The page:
For Toastmasters - all those tips and suggestions apply, but we also face our own unique challenges - so this post is specifically for you!
In my fifteen years with the organization, I have witnessed a severe deficit in our education program when it comes to introductions. In fact, googling 'Toastmaster & Introductions' brought only one article from the TI site itself, and it focuses on the Toastmaster of the meeting being in control of the intro more than you, the speaker.
In general, I rarely see speakers in TM clubs actually write their own introduction, and at best, it typically includes their manual/project number, their name, and the title of their speech. Occasionally it's brought in a typed format, but it's most often scribbled at the last minute, often handed to the TM right before the speaker is to present, setting the TM, and the speaker, up for a completely mishandled beginning to their speech.
Most of the time, however, there is NO introduction, and the Toastmaster for the day has to make something up on the spot, or simply intro the speaker and their title.
We spend so much time (hopefully) preparing for our speech - why do we do so little, or even nothing at all, with our introduction? If we're really preparing ourselves for the 'real world', we should add this particular skill to our repertoire, and put ourselves, and our introducers, in a strong position to succeed.
Of course, our organization, at the club level, has different aspects to what we may want to do in our intros, though, in general, the tips in Part I & II are still good for this purpose, and certainly any presentations we give at District, Toastmasters Leadership Institutes, or other special events.
3 Club Introduction Considerations.
1. Speech Requirements - every time we give a manual speech, we have requirements that need to be met. Some clubs have the evaluator mention the manual, speech number, and requirements before the introduction of the speaker. Some clubs have the TM mention them. Some intros mention them. And sometimes, no mention is made at all.
No matter how your club handles it (and if you have a different variation, let me know), I suggest you keep it these 'details' separate from your actual introduction, unless they are vital to the content of your speech. If someone else is not handling the introduction of this information, and you feel you must include them in your written intro, use it as a preface to the actual intro:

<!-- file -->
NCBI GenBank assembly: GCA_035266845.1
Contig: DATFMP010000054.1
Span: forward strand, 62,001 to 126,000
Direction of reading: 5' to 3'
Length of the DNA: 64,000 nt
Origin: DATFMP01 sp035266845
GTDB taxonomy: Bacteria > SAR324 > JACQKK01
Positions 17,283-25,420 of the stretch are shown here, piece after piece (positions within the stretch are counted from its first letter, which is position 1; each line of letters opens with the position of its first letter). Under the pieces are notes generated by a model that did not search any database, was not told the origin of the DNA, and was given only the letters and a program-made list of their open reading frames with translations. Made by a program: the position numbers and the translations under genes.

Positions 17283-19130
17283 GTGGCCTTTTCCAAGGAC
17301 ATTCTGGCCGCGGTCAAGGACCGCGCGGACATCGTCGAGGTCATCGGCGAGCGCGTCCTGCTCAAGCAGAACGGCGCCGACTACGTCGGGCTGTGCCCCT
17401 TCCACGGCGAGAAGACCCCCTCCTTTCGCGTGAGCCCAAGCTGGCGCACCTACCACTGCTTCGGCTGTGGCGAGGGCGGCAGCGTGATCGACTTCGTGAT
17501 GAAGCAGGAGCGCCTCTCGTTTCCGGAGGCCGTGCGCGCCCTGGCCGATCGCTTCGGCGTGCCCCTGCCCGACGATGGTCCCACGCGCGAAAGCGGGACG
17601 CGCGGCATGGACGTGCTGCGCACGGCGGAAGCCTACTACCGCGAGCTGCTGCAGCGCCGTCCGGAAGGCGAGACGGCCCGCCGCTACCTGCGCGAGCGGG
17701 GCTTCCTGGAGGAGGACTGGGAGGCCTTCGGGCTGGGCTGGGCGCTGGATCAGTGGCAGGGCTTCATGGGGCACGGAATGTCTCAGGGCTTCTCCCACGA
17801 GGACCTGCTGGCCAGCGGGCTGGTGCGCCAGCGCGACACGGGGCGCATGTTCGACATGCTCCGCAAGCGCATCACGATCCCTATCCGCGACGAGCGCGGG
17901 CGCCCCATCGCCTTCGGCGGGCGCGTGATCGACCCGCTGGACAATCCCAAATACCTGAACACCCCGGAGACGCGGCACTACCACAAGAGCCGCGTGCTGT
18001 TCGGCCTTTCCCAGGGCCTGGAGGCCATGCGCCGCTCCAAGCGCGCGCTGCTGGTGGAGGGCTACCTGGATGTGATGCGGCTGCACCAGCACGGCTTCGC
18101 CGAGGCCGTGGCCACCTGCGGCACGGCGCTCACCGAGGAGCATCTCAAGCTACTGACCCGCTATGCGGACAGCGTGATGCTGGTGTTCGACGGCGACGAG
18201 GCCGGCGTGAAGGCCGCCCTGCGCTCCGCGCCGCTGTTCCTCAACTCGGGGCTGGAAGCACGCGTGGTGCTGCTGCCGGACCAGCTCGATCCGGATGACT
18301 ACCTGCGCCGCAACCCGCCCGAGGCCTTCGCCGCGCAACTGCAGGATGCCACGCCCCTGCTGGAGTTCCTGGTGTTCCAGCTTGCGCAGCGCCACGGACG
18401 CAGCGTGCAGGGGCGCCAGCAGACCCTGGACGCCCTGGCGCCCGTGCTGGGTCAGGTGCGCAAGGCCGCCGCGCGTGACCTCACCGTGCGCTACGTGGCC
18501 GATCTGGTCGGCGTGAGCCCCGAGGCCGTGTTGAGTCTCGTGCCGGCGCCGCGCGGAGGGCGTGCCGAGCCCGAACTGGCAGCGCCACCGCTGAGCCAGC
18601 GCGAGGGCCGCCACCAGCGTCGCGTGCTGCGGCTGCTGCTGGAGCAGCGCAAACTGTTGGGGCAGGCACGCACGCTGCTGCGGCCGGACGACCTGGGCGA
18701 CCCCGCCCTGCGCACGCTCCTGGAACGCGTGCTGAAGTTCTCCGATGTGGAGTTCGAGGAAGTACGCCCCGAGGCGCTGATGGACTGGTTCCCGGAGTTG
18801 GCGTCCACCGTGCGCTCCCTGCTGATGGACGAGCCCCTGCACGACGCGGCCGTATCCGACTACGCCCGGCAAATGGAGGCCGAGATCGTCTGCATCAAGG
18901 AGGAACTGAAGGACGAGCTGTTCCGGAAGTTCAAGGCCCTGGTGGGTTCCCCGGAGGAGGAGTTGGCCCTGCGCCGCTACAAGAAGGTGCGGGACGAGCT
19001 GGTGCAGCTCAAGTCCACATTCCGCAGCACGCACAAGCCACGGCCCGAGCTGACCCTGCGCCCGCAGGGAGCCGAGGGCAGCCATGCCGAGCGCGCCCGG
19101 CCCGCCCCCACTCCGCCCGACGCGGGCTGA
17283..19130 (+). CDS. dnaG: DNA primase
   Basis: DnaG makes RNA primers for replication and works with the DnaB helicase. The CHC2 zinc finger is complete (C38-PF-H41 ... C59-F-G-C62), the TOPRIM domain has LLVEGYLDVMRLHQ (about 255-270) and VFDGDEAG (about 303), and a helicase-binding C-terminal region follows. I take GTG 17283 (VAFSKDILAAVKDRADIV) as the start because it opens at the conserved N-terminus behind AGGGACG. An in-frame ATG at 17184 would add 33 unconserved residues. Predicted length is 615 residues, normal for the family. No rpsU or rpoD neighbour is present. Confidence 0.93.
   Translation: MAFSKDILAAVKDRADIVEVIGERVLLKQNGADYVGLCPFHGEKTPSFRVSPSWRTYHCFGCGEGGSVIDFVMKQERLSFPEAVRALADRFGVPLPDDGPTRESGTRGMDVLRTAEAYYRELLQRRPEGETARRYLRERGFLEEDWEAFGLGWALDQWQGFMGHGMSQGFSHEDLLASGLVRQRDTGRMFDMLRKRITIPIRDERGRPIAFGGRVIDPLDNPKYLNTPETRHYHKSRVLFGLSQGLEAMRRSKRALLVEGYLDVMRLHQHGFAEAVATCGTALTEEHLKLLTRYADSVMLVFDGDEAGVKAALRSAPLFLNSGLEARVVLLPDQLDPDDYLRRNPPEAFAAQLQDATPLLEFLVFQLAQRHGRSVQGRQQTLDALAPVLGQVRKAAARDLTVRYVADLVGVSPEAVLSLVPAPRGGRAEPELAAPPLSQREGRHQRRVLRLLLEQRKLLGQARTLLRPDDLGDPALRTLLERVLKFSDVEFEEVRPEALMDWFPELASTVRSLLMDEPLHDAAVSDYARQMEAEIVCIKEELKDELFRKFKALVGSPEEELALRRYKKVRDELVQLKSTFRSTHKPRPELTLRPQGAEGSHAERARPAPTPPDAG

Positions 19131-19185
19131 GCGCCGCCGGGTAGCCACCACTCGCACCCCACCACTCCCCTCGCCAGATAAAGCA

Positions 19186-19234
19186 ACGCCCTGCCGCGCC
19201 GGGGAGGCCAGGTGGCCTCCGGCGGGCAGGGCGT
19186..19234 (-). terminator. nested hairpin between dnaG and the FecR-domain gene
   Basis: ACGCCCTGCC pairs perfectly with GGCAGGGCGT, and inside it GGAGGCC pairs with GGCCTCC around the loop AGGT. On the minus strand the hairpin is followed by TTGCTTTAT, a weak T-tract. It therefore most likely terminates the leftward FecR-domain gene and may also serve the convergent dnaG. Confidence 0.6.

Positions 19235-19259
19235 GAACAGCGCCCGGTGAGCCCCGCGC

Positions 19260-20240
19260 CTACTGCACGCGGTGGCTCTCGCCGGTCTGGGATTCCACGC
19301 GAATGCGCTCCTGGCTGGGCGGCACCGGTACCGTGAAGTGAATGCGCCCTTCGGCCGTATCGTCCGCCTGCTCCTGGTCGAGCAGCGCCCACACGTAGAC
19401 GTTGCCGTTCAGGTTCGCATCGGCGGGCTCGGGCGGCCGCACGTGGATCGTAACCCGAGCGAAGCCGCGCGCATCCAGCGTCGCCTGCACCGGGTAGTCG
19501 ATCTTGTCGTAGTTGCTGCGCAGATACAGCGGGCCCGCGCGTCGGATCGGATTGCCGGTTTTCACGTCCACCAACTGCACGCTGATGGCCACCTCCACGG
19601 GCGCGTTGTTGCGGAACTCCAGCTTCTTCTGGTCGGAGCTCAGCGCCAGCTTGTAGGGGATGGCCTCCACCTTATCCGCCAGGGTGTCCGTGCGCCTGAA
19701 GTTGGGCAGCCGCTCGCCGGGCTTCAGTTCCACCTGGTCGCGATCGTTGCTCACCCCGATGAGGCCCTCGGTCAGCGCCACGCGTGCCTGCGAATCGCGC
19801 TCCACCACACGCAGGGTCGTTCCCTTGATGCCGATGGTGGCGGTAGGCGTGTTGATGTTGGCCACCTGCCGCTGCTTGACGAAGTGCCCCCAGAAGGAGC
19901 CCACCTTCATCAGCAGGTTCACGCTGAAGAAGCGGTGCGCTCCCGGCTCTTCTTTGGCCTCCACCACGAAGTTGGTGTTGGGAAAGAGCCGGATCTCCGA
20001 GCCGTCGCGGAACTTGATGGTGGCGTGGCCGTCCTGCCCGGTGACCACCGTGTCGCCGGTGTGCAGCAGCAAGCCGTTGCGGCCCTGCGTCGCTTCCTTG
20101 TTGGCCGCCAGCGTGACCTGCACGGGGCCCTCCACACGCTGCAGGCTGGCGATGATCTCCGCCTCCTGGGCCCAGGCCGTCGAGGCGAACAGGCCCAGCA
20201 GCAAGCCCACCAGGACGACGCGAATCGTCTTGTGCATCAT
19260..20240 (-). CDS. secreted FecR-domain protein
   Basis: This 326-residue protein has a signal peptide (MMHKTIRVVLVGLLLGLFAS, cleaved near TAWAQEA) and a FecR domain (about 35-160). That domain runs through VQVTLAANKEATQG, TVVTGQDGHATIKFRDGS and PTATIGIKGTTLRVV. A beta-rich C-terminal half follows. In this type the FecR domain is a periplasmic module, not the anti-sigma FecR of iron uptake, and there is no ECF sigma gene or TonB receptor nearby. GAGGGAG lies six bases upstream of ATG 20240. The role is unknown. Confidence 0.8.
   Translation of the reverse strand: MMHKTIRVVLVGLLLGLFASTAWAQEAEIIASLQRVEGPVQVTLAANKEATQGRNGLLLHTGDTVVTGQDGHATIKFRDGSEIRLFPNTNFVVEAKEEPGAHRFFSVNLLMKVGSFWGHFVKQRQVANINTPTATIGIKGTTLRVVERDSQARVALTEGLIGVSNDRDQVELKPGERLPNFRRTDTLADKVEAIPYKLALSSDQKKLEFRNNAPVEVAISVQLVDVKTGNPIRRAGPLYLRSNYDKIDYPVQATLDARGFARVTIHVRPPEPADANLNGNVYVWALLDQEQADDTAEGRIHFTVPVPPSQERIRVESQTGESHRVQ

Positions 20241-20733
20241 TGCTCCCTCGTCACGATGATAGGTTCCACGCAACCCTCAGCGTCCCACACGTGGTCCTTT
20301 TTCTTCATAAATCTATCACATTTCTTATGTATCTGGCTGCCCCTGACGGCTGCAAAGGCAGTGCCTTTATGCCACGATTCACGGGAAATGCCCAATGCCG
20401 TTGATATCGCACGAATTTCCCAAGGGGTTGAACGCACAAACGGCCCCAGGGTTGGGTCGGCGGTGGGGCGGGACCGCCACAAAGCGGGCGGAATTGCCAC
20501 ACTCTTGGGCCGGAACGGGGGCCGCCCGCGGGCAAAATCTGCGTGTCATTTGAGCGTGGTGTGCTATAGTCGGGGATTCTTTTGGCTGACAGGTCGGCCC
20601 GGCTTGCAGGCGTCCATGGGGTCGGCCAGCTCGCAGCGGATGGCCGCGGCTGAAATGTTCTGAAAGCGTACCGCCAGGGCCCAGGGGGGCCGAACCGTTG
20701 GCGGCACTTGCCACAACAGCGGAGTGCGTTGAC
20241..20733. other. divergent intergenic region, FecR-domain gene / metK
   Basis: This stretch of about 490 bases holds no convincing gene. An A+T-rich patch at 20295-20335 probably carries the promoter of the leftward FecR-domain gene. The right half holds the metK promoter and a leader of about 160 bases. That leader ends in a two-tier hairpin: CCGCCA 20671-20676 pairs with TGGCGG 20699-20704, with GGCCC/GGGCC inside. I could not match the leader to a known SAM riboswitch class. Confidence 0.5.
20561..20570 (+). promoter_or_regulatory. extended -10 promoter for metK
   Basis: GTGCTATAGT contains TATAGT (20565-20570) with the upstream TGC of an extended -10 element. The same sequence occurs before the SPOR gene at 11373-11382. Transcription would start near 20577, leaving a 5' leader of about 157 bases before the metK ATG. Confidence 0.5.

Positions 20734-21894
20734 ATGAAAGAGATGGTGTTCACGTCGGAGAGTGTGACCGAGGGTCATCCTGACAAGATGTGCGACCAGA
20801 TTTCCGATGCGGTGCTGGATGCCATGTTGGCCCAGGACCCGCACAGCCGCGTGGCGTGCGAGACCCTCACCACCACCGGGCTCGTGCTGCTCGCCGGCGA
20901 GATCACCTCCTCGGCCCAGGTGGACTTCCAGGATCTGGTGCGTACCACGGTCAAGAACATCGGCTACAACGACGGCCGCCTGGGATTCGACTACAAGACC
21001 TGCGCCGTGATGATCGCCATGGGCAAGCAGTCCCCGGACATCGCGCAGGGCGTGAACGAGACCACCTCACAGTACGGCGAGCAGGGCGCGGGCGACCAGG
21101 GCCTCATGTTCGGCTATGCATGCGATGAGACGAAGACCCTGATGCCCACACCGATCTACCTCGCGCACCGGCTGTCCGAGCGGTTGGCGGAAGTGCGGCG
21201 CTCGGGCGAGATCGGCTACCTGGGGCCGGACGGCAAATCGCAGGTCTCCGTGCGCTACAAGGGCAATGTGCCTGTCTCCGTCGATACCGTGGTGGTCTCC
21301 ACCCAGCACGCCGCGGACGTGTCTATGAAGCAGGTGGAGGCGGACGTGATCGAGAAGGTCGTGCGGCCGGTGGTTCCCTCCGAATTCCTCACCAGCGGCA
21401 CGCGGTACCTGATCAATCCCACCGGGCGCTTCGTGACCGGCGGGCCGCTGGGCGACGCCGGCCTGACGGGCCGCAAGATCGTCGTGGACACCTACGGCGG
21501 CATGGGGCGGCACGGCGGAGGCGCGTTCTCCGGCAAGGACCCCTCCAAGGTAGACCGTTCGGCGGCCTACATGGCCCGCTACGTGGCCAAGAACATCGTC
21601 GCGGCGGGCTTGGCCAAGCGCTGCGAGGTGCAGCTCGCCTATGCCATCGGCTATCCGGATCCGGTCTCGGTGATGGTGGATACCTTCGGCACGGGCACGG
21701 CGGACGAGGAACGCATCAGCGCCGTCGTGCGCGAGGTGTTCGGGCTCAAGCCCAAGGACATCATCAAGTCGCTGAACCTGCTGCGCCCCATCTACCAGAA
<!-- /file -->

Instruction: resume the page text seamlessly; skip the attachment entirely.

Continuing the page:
'Rich is giving speech 7, Research your Topic, out of the Competent Communicator Manual. Requirements include collecting information about his topic from numerous sources and carefully supporting his points and opinions with specific facts, examples, and illustrations gathered through research. His time is 5-7 minutes. (PAUSE)'Then go into your actual introduction.
2. Audience Set-Up - In TM we often give speeches that are meant for other audiences. Your introduction can be a good place to let your audience know they need to be children in the second grade, conspiracy theorists, or rocket scientists. This way, they know how to receive the speech, and your feedback will be more directed and pertinent to your goals.
3. Credibility - This is a tricky one, as it can feel tiresome to continually put '2x World Championship of Public Speaking Finalist, a DTM, and father of six' in your introductions. Keep in mind, however, that that bit of credibility may not matter when you're giving a presentation about kids, or fictional characters, or really anything not speaking/Toastmasters related.
You have to decide which part of you lends credibility to your subject matter. Since we're constantly writing new speeches, we need new introductions, and different bits of credibility to match.
It will also put your audience in the right state of mind to listen, and set you up to come on stage with power, and launch right in to your presentation.
If you make writing introductions important in your club, you'll be amazed how much more smoothly the speaking portion of the meeting will go. If you make writing introductions important to YOU, you'll be amazed how quickly you're able to create them. When you go out in the 'real world', you'll be happy you took the extra time to be prepared, and to prepare your introducer, before you go out to Speak....and Deliver.